|Herman Cornejo and Misty Copeland in Firebird. Photo: Gene Schiavone|
Any new ballet to Stravinsky by ABT is a major deal, as is any premiere by resident choreographer Alexei Ratmansky. In the face of high expectations, Ratmansky's new Firebird contains many strengths. It reflects the choreographer's charming, musical, conversational ballet phrasing; his affinity for choreographing dorky, lovable characters; and his ability to describe the essence of a role quickly and fancifully.
Last week, I saw Misty Copeland in the title role with Herman Cornejo as Ivan. But both dancers possess an internal complexity and the pyrotechnique to add some welcome sparks. But surprisingly, or maybe not, the choreography for these lead roles hewed to a romantic, heroic, conventional route. A bit of a shame as it is another major role for Copeland, whose star is on the rise.
By contrast, sections featuring Maria Riccetto (Maiden) and Roman Zhurbin (Kaschei) were full of quirks and characteristics. The 13 maidens in emerald green dresses and matching fluffy hats, move like klutzy, faux-naif ballerinas. They were led by Riccetto, who is one of ABT's best comedians. The role of Kaschei seems to have walked out of a Tim Burton movie, with his white face, debonair tails, and practiced evil, clearly delineated by Zhurbin, a stellar character-role dancer. Clearly Ratmansky had lots of fun bringing these personages to life.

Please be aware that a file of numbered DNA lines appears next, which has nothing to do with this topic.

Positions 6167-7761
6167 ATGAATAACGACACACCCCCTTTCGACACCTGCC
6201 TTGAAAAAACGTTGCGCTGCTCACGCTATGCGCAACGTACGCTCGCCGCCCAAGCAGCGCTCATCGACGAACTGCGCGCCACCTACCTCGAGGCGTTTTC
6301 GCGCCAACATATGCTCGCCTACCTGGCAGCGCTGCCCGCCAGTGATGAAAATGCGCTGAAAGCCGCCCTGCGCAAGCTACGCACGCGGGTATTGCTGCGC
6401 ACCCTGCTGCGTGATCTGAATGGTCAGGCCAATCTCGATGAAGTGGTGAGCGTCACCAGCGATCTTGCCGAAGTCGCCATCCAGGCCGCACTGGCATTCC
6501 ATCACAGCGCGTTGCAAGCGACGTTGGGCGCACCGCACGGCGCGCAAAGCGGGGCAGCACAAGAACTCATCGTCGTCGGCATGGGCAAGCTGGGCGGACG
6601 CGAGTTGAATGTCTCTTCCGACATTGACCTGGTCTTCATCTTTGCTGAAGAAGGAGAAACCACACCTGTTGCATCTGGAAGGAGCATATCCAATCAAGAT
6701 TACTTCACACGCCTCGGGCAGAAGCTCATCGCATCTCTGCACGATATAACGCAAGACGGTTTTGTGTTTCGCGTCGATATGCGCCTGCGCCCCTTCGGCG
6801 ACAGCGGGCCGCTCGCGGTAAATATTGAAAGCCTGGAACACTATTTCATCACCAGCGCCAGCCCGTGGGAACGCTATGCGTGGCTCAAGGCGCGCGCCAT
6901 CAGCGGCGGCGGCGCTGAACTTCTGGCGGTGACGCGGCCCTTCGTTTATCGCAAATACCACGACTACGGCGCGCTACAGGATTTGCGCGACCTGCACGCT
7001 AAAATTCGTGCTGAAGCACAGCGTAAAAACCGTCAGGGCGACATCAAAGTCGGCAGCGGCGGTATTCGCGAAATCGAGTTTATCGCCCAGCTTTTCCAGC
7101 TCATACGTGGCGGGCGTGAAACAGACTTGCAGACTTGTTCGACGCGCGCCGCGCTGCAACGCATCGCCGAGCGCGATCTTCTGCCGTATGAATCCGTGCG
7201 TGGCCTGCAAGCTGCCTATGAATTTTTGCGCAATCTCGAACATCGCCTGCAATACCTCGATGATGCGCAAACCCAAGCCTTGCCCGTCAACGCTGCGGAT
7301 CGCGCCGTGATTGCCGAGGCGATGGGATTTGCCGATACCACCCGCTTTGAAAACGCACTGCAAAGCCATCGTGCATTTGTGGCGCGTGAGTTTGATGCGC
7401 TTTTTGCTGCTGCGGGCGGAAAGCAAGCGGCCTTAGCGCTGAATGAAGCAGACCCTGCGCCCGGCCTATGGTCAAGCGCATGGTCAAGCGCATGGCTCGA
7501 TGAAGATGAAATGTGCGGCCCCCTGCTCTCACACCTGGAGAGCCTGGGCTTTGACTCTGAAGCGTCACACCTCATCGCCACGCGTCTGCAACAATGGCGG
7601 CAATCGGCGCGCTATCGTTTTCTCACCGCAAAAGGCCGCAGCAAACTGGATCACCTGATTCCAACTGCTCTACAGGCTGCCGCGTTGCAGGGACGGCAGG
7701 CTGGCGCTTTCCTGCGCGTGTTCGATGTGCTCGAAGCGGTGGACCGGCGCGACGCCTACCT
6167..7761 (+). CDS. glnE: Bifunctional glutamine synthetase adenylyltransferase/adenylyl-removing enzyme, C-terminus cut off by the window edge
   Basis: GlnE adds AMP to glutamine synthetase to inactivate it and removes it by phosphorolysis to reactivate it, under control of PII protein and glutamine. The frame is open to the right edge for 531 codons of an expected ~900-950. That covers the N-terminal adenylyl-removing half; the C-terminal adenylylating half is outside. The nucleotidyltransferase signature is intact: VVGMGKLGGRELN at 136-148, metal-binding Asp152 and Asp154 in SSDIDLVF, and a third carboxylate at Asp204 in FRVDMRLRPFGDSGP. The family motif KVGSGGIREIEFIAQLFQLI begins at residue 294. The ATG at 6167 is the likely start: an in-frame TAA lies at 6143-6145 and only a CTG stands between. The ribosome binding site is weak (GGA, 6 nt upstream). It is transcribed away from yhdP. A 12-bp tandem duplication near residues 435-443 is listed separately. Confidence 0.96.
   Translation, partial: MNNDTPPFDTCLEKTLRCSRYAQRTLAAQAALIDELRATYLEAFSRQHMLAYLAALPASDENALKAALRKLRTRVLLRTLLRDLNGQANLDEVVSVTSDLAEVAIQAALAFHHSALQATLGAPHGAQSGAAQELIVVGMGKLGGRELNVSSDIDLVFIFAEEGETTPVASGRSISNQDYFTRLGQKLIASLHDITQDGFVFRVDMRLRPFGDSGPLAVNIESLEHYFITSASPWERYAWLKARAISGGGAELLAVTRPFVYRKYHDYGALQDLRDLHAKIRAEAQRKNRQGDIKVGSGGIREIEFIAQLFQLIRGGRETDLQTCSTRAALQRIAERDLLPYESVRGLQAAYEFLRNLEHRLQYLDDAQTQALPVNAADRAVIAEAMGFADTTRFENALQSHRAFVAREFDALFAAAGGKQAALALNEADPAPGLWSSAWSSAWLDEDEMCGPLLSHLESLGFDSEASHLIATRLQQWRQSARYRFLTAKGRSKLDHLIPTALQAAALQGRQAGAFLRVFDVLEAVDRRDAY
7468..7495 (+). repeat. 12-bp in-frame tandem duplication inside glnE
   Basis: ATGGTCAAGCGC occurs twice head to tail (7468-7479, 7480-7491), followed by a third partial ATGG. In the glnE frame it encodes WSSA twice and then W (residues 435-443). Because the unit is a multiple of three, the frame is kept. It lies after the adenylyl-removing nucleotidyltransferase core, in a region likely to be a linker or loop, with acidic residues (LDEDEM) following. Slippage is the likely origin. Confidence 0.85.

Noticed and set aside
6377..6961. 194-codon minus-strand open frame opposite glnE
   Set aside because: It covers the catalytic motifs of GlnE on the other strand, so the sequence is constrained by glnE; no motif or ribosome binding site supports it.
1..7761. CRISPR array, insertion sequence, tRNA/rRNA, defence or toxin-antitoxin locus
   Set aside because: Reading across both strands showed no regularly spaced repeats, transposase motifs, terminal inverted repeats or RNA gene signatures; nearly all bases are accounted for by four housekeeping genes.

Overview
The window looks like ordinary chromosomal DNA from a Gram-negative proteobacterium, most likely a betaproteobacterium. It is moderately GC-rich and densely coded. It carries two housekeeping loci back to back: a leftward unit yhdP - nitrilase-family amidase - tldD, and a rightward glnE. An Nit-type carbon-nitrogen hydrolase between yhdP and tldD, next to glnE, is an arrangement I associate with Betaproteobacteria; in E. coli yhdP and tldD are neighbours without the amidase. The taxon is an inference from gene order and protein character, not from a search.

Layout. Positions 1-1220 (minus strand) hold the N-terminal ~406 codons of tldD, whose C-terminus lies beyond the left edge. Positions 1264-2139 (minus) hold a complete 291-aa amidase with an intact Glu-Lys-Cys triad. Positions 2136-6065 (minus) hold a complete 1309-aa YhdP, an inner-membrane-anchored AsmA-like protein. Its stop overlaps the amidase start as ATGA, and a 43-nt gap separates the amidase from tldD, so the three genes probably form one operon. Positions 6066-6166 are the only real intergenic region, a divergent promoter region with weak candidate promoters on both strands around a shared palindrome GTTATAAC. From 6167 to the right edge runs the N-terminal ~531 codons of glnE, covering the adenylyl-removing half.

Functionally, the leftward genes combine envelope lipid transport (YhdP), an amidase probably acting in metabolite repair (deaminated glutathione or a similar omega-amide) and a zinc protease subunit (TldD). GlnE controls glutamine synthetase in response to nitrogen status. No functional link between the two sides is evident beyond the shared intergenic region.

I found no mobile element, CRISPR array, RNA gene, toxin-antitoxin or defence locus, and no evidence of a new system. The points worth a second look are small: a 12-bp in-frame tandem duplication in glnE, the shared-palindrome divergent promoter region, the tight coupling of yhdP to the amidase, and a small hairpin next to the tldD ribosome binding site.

The story is full of turns of magic that make for a head-scratcher of a synopsis. In short—the Firebird helps Ivan free his gal pal, the Maiden, and her pals from Kaschei's spell by offing him: cracking an egg containing his soul and power. The maidens' lost lovers are liberated from the vault-like trees, which open to reveal techie-looking shiny innards. Happiness for all except the Firebird, who shall never truly find peace. The freed maidens emerged wearing uniform bad blond wigs and peasant-like muslin sheaths, which didn't seem like any sort of upgrade to me.
Simon Pastukh designed the spooky set—dead, limbless tree husks on fire—enhanced magically with projections by Wendall Harrington that layered the signature image to create the illusion of receding arcades. Special effects were used effectively, such as how the flying Firebird was represented by a shooting, pulsing red light (lighting by Brad Fields), and how the trees emitted puffs of smoke, rather than your standard-issue blanket of fog. These all contribute to the visual entertainment of the ballet, which is likely to find a regular spot in the repertory rotation even if it isn't Ratmansky's finest. There are several additional performances of it next week.